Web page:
The Reader Review
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In 1958, at the age of 15, Michael Berg (David Kross) came down with scarlet fever. He was on his way home from school, when he suddenly felt sick—and a woman (Kate Winslet) helped him find his way home.

Three months later, after Michael recovers, he returns to the woman’s apartment to thank her for her kindness—and Michael and Hanna then begin an affair that lasts throughout the summer. Every day, Michael leaves his friends and races off to Hanna’s apartment. Then, one day, she just disappears.

Eight years later, Michael sees Hanna again. Now a student in law school, Michael attends a war crimes trial and finds that Hanna is one of the defendants—a former concentration camp guard who’s standing trial for her actions. Michael watches as the woman he once loved as she accepts responsibility instead of admitting a shameful secret—and it continues to haunt him years later.

Perhaps you’ve already heard about the controversy over The Reader—some have said that the abundance of sex and nudity in the film tends to trivializes the Holocaust. But I’m not going to get into that. Sure, there’s a ton of sex and nudity in the first 45 minutes or so of the movie. And, sure, it all seems pretty pointless. But, well, it’s Kate Winslet. Kate just seems to enjoy walking around naked in her movies. I’ve gotten used to it. In fact, I almost expect it.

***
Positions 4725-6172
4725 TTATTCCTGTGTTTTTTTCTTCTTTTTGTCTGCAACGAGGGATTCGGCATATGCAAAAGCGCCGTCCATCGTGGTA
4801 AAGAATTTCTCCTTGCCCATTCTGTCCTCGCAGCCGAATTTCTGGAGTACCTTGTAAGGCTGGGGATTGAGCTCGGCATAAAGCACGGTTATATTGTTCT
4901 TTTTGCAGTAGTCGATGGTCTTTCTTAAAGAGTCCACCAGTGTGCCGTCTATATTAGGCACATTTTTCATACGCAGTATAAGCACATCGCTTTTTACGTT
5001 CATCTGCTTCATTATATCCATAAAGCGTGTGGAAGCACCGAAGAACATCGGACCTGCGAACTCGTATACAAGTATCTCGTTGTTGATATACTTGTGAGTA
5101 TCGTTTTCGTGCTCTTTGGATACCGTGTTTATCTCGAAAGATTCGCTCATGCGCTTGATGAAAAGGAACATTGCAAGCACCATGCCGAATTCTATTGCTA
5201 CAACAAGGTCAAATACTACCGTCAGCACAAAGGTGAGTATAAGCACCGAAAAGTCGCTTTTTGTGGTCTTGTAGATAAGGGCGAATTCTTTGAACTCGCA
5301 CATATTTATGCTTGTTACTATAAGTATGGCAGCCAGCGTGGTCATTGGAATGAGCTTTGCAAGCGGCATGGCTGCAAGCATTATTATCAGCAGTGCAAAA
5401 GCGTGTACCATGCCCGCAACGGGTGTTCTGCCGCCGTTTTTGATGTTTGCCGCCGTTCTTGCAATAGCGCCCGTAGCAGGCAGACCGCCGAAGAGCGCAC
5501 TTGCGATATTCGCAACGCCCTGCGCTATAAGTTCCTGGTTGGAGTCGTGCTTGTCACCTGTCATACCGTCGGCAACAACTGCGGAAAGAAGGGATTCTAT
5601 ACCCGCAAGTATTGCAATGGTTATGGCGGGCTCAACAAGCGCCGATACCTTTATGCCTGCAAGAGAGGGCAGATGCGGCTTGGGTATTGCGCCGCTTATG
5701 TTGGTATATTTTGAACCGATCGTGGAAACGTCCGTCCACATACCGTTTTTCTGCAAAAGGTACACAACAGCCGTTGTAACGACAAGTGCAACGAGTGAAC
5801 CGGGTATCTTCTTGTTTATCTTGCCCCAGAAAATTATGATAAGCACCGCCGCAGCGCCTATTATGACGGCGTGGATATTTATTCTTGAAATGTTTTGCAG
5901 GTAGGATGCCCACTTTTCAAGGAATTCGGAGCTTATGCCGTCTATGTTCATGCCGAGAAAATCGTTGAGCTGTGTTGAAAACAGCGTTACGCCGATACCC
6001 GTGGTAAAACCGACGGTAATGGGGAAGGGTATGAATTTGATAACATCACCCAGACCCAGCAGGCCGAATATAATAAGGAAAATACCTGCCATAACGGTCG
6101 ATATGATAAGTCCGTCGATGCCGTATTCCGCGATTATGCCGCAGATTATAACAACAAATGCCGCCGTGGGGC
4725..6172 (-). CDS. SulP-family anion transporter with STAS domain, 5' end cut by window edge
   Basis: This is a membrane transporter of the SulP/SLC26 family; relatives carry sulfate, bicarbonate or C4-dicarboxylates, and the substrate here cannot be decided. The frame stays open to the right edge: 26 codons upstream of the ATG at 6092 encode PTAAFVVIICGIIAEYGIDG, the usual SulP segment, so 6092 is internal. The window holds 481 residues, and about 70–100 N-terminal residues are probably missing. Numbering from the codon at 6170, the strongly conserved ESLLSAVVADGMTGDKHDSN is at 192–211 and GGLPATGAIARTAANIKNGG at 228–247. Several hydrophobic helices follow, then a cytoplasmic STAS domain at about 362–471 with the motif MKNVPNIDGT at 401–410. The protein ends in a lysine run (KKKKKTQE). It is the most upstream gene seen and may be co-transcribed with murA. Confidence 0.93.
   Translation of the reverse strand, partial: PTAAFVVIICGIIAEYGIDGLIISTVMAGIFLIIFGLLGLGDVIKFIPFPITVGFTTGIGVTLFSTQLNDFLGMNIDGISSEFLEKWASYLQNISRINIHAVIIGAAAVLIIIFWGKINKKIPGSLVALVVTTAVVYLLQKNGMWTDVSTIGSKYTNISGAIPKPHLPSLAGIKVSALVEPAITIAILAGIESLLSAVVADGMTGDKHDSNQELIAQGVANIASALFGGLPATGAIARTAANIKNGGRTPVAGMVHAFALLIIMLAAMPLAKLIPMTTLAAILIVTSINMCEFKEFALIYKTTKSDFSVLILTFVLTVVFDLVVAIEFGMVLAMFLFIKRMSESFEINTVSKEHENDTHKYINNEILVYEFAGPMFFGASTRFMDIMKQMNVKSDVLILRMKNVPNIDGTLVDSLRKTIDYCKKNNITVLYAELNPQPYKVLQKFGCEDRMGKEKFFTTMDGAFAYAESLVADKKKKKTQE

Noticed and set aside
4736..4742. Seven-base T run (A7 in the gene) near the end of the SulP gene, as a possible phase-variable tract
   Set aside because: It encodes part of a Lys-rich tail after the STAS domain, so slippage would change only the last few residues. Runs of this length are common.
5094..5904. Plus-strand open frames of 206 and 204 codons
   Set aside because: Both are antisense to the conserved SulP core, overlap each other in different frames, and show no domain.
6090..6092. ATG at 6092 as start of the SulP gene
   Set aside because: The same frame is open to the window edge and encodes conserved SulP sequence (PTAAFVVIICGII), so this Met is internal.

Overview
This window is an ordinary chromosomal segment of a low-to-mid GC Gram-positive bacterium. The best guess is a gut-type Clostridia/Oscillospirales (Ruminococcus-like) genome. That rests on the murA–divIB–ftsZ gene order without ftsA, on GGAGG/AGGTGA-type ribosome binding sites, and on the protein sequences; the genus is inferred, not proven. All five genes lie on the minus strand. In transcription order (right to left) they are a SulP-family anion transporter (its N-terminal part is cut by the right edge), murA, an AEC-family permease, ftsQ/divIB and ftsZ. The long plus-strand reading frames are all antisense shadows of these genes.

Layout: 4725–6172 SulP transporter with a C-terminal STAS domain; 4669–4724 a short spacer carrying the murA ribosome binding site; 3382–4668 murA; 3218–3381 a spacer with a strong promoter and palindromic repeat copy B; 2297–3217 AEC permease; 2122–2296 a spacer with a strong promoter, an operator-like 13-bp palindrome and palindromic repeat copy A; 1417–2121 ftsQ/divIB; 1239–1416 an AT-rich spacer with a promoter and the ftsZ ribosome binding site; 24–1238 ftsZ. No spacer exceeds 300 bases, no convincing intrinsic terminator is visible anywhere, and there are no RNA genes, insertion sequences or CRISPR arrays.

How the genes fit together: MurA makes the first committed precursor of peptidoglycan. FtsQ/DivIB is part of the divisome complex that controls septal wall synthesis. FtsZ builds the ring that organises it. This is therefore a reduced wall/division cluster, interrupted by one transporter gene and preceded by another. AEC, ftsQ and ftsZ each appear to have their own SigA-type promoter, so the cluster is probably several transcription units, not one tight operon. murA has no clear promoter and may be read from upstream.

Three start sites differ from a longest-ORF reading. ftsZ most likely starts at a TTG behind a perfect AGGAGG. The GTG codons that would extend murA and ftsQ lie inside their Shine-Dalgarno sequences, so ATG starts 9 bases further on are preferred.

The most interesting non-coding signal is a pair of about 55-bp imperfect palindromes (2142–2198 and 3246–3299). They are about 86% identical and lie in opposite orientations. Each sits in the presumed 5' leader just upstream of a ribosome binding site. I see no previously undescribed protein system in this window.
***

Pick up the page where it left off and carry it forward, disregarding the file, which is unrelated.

So what really bothered me about The Reader wasn’t the pointless nudity. It was the fact that the whole thing felt cold and distant.

Right from the beginning of the film, there’s just not much to care about. The relationship between Michael and Hanna isn’t really developed—nor are the characters. Despite the amount of screen time that the relationship is given, very little happens—and the story doesn’t seem to go anywhere. He reads some books to her, they have sex in various positions, and then she goes away. Perhaps I was supposed to feel as if there were some real emotional connection there, but I didn’t feel a thing—except maybe boredom.

It’s that lack of connection early on—along with the slow, sleepy pace—that makes the rest of the film feel so dry and lifeless. I can imagine that discovering, years later, that your first love was responsible for hundreds of deaths would be pretty horrifying—but the film doesn’t make its audience feel it. Though the story seems to suggest that the whole thing is absolutely devastating for Michael, it doesn’t come through in Kross’ performance (nor in that of Ralph Fiennes, who plays an older Michael).

The Reader could have been a powerful film—but its underdeveloped story falls flat. In the end, it’s not really the nudity that seems to trivialize the Holocaust. Instead, it’s the lack of depth and emotion that makes the film seem completely apathetic. For a powerful Holocaust film with an unforgettable perspective, see The Boy in the Striped Pajamas instead.

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